Katie Smith Sloan is president and CEO of LeadingAge, a national association representing nonprofit aging services providers.
Imagine a visit to a mother, father, aunt, or uncle in which you come to the understanding—by observation or conversation or both—that a family member needs services or supports in order to maintain an acceptable level of independence and dignity in their life. This happens in family living rooms, at kitchen tables, and over the phone every day. Hundreds of times. Where to turn next? There is no GPS for this.
If you feel lost, you are not alone.
Our nation’s current assortment of services and supports is fragmented, offering little guidance to older adults and their families as they attempt to coordinate, navigate, and manage much needed services and supports. Families are often left to tackle this overwhelming challenge alone. With increasing numbers of older adults in communities across the country, we can and must do better.
We need a national system that puts all needs of the individual front and center—not just the immediate need that presents itself. We must understand the individual's goals, find and coordinate relevant services, and monitor progress regularly and over time. We need to organize all this around a hub. A hub that it is focused solely on the individual older adult—his or her needs, desires, and preferences. Not a funding stream, an insurer, or an agency. At the hub, it is all about mom, dad, aunts, uncles.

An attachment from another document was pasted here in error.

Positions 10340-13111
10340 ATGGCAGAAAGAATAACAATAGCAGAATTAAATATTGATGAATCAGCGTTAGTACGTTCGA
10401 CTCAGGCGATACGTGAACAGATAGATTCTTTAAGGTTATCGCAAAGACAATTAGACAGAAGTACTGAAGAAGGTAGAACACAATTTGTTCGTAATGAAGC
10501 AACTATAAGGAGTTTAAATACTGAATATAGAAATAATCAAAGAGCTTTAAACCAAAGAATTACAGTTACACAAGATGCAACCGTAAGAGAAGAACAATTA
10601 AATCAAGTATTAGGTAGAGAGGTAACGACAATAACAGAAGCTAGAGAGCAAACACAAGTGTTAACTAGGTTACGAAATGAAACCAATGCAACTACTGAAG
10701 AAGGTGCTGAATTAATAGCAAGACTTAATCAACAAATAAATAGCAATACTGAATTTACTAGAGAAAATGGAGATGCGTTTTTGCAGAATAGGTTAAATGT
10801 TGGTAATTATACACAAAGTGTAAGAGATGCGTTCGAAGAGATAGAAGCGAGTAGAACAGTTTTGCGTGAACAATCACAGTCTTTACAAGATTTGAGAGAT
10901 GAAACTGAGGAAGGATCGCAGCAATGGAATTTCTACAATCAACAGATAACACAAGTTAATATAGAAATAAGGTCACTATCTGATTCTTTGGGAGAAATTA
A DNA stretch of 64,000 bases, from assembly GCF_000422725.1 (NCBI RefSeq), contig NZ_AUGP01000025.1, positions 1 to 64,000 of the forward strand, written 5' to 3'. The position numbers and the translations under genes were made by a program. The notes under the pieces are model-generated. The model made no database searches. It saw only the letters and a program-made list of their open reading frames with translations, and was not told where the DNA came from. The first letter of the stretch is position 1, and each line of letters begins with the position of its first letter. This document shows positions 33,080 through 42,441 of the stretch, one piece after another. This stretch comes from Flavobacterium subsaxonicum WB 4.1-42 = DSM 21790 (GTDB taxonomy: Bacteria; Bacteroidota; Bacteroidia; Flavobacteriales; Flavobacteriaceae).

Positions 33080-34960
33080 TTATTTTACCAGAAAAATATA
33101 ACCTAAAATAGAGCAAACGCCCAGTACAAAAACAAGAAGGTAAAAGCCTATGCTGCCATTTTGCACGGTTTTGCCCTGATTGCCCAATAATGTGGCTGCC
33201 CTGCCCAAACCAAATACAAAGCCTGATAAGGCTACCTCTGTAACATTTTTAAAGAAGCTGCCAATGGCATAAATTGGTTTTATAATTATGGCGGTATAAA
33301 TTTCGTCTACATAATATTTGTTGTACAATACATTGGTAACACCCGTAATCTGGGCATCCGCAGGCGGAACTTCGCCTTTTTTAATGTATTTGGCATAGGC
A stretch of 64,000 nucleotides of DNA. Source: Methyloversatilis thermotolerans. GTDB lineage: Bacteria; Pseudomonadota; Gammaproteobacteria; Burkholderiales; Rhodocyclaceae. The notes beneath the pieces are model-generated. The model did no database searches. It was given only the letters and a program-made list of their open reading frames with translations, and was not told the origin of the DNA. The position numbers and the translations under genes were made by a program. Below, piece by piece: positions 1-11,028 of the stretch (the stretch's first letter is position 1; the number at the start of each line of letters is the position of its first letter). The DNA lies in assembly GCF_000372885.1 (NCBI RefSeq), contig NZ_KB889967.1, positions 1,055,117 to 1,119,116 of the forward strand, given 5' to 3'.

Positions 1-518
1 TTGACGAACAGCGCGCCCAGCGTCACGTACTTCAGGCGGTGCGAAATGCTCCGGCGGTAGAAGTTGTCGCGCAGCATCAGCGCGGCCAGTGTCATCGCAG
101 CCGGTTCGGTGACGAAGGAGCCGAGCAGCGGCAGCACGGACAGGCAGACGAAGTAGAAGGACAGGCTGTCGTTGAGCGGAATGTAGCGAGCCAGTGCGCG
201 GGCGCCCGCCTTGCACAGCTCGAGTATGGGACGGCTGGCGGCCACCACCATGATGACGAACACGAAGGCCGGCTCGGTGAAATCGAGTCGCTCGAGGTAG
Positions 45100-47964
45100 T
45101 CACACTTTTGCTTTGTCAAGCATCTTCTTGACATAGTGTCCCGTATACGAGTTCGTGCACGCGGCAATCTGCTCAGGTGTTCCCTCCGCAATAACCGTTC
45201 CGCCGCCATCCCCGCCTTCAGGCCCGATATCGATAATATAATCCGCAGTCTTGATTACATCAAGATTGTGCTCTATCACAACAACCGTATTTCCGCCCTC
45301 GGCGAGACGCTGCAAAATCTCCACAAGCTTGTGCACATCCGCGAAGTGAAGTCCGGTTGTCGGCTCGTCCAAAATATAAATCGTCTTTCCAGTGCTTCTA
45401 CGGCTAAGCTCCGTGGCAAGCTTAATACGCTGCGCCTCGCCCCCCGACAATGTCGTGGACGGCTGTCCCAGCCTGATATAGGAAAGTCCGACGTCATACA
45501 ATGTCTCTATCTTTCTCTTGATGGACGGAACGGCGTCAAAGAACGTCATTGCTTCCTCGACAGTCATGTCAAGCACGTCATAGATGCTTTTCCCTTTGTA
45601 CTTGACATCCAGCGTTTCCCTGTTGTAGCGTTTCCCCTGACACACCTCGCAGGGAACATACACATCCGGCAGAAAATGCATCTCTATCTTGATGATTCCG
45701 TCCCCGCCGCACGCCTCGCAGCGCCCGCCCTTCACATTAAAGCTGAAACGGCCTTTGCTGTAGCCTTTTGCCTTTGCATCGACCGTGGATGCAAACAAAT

The hub is the connector—to services, supports, and resources. It seems so obvious, and yet, it is a far cry from where we are today.
LeadingAge, a national, nonprofit association committed to improving the quality of life for people as they age, is charting a new course that starts with a hub. Extending beyond the hub are the myriad services, supports, and resources that an individual needs to lead a healthy, vibrant life.
This new course demands that we look beyond a narrow medical issue or symptom, and instead at the the individual as a whole. Here is what we propose:
● Coordinating services instead of working in silos.
● Defining services and supports more broadly—meals, transportation, social connectedness, wellness—in addition to more formal clinical services.
● Ensuring that coverage isn't constrained by what service it covers but rather, what needs it meets.
● Measuring quality by how the individuals goals were achieved across the spectrum of services and supports.
This is a vision that, at its most basic level, is all about the quality of life of individuals. It’s about enabling aging service providers to do what they do best. It’s about understanding that we must change the way we design and deliver services and supports.
In short, it is about putting people first. Older adults, their families, and our communities deserve nothing less.